Originally trained as a biochemist at Johns Hopkins University, the blue-eyed, athletic Bassler walked into a lecture hall on a whim in the late 1980s to listen to a talk by geneticist Michael Silverman of the Agouron Institute in La Jolla, California. It was one of only a handful of talks that the notoriously reserved Silverman had given in 10 years. Bassler was riveted by what she heard. Silverman talked about how bacteria make light inside the inch-long luminescent squid that live in the shallow waters off the Hawaiian coast (see “Aliens of the Sea,” page 76). Infant squid cannot glow until they excrete a mucuslike net to entrap the ubiquitous luminescent bacteria floating in the water. The squid draw captured bacteria into their “light pouches,” where the bacteria are bathed in nutrients —a diet richer than what they can find outside in the sea. In return, the bacteria (Vibrio fischeri, a close relative of the cholera germ) produce a dim blue-green light that is directed downward through small reflective organs in the squid to shine into the water below. When the squid swim at the ocean surface at night, hunting for shrimp, they are invisible to predators below because they look like moonlight on the water. Both squid and bacteria benefit. “The host wants the light, the bacteria get fed,” Bassler says.
The glow of V. fischeri provides an instructive glimpse into the communal behavior of bacteria. Autoinducers (chemical signaling molecules that produce more of themselves inside the cell) control the switch that turns the light genes off and on. Each bacterium secretes a bit of this light-evoking substance into the environment. When a crowd of bacteria and their autoinducers become dense enough, the lights in all the bacteria switch on at once. “This counting of heads is called quorum sensing,” Bassler explains. More broadly, this is how bacteria coordinate their actions in large groups: When the local concentration of autoinducers gets high enough, the bacteria know a crowd is present, and they flip over from solitary mode to group behavior.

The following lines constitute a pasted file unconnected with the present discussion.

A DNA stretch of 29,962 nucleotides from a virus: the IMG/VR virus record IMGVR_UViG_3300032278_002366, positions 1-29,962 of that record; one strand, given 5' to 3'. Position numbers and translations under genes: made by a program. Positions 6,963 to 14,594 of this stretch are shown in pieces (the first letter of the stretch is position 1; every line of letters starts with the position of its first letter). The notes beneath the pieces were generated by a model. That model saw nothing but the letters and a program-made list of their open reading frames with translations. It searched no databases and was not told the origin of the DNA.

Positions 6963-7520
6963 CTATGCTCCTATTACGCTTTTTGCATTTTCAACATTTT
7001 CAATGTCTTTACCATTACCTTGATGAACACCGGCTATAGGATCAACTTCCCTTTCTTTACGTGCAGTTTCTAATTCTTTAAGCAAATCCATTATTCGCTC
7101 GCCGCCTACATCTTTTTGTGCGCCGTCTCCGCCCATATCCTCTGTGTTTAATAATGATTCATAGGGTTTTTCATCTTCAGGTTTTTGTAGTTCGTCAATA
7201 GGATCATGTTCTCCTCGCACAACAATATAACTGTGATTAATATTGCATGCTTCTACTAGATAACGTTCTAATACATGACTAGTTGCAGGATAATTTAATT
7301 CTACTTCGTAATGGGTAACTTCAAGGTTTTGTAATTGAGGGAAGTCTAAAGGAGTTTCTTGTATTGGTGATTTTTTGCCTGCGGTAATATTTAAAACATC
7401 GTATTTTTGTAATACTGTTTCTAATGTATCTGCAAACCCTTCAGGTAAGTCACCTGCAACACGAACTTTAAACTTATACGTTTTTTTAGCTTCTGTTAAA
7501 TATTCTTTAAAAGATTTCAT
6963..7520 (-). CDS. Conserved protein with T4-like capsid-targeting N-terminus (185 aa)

The autoinducer molecule that triggers bacterial glow is made by a protein called LuxI, which has a very focused effect. “The molecule that the LuxI protein makes is acylated homoserine lactone, or AHL,” Bassler says. “Each LuxI protein and the molecule it produces is species-specific. There are two kinds of bacteria, and each talks in a different language. Gram-negative bacteria [which have a thin cell wall surrounded by an outer membrane] use the AHLs as autoinducers, while gram-positives [which have a thick cell wall] use peptides. This is a very ancient split.” When the V. fischeri make enough AHL autoinducer—called AI-1 for short—the cells wink on. But that is far from the only autoinducer.
Working with a related bacterium, Vibrio harveyi, in the early 1990s, Bassler discovered another kind of chemical signal that a wide range of bacteria emit. In many species this chemical, called autoinducer 2 (AI-2) has properties of a waste product, says molecular biologist Stephen Winans of Cornell University. AI-2 is the by-product of a complex process of metabolism in these species. Not all bacteria create AI-2, however. According to Winans, eons ago one line of early bacteria began to break down waste products along a pathway leading to the excretion of AI-2; another line did not. The latter are the bacteria that eventually gave rise to eukaryotic organisms, including humans. “That’s why you don’t excrete AI-2,” Winans says.
But Bassler found that AI-2 is much more than a waste product. “This little leftover molecule,” she says, got pressed into service as another bacterial language, one that can carry messages between different kinds of germs. Most forms of quorum sensing, including V. fischeri’s luminescence circuit, act as a private language—that is, each germ speaks only to others of its own kind. But AI-2 is a kind of bacterial Esperanto, Bassler determined. After she and her team purified the small AI-2 molecule and its protein receptor, they were able to show that the two form a lock-and-key structure, the telltale sign of a chemical signaling mechanism.